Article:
Further, this article is in the context of the fixed recoverable costs regime – not traditional assessed costs. In the context of fixed costs, the costs risk to defendants is extremely manageable and, in my experience, defendants are prepared to allow cases to drift until the eve of the trial in the hope of obtaining a procedural advantage (e.g. a strike out opportunity or debarring sanction). This is disgraceful conduct.

    In the last several months, the higher courts have ruled against insurance companies in at least 4 widely reported cases. It seems clear to me that the senior judiciary are aware of the anti-claimant bias that has festered in county courts for the last 5 or 6 years and wish to address the problem. I wouldn’t rule out a presumption in favour of indemnity costs where a defendant accepts a Part 36 Offer out of time in fixed costs litigation.

    Jonathan Massey

    March 15, 2016 at 9:32 pm

    • I could not have put it better myself

      Kerry

      kerryunderwood

      March 16, 2016 at 7:43 am

      • I disagree that this article is only in the context of the fixed costs regime. None of the cases cited are fixed costs cases. Whilst I agree that the sanction is not at present automatic, Kerry is suggesting that is should be in future, purely because the Defendant has accepted a Part 36 offer out of time. e.g.:

        “It seems to me now to be beyond doubt and claimants should never now agree to accept costs on the standard basis where a defendant accepts late”.

        I agree that something needs to be done to deter Defendants from ‘allowing cases to drift’. However, surely there must be a more practical way of doing so? Perhaps something that makes it worth while for the Defendant to accept, but doesn’t put them off to the extent where they’d rather proceed to Trial.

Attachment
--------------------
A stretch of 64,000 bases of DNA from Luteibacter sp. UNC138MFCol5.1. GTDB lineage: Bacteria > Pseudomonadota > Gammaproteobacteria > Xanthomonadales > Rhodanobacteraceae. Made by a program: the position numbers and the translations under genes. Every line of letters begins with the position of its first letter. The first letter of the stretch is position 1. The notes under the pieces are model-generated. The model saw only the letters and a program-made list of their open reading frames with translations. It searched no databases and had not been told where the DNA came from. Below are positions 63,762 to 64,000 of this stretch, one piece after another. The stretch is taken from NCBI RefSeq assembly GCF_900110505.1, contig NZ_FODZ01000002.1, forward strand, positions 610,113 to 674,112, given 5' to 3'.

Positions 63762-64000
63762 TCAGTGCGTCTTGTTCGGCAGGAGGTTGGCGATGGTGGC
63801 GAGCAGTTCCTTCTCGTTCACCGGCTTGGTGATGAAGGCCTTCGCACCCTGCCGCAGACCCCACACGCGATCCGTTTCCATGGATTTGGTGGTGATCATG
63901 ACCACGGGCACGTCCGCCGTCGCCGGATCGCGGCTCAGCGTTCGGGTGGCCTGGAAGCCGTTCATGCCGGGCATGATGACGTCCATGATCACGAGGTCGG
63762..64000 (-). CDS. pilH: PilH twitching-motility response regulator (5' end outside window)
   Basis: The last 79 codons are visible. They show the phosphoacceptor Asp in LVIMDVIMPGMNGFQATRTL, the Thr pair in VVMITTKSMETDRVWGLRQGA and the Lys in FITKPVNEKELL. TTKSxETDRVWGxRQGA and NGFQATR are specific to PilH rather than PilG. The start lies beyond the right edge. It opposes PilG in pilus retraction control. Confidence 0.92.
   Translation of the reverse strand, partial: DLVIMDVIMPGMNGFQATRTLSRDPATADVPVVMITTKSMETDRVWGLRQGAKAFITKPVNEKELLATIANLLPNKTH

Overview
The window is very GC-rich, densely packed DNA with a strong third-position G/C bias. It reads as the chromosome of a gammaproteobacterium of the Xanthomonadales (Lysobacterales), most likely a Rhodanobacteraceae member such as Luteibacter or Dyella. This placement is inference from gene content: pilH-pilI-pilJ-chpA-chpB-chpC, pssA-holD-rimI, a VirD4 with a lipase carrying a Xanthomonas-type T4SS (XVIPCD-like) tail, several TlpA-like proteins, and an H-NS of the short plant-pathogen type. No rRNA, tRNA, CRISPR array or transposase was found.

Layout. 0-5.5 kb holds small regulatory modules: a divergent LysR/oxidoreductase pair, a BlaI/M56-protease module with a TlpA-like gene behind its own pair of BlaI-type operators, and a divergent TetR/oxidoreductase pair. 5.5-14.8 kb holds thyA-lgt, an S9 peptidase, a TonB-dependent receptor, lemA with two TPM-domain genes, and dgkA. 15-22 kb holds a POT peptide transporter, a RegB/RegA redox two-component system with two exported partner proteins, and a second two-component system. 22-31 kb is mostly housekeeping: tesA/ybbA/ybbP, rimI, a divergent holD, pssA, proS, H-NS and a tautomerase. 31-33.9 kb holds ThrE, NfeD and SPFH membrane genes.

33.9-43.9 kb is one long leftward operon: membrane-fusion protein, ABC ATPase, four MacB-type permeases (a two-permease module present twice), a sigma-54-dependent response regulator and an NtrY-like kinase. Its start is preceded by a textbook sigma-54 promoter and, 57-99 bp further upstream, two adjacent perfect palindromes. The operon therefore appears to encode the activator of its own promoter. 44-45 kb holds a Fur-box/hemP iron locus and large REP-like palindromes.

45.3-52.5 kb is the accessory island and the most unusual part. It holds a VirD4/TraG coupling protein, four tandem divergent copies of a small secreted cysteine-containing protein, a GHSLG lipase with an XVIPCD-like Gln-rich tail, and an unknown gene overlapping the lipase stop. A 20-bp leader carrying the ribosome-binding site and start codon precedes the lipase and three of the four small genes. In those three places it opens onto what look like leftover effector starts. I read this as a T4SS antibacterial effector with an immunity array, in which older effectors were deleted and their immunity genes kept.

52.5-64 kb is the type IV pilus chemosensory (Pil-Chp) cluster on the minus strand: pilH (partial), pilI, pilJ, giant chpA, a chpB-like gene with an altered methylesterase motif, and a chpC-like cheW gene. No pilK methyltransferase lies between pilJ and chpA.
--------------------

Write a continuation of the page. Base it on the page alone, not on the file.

On another note, if the Claimant could obtain indemnity costs where a Defendant accepts their offer out of time, then you would undoubtedly see the exact same poor conduct from the Claimant. I.e. late disclosure/withholding medical evidence etc for the sole purpose of increasing costs.

        I agree with Jonathan that the issue is more prominent in fixed cost cases.

        Josh Coleman

        March 16, 2016 at 9:34 am

  5. ‘… surely there must be a more practical way of doing so? Perhaps something that makes it worth while for the Defendant to accept, but doesn’t put them off to the extent where they’d rather proceed to Trial.’

    The prospect of indemnity costs would achieve this goal.

    If the defendant is inclined to settle a claim, it (assuming the paying party is an insurance company) should do so without delay. If it fails to do so, indemnity costs are an appropriate penalty. If the defendant has a good case, it should have the courage to see it through to trial. I accept this creates a ‘damned if you do, damned if you don’t’ situation but I’m afraid civil litigation in England and Wales is adversarial in both the legal and ordinary meaning of the word largely thanks to the unrelenting greed of the insurance industry.

    Jonathan Massey

    March 17, 2016 at 9:30 pm

    • Jonathan
      Agree entirely. Could be simplified by a 10% uplift on fixed costs for each stage passed after Part 36. So D accepts one stage late= 10% uplift, three stages late: 30% etc.
      Kerry

      kerryunderwood

      March 18, 2016 at 6:39 am

      • As if getting your costs up to the date of acceptance wasn’t enough?

        Perhaps the CPR should recommend a ‘gesture of goodwill’ for all offers that are accepted out of time? Anything less than 30 days should warrant a free mug/ pencil sharpener. Any longer, and I would suggest something like a £10 John Lewis voucher – but to stop things getting too out of hand, the maximum gesture of goodwill available should be limited to a weekend break for two at Butlins.

        Josh Coleman

        March 23, 2016 at 10:31 am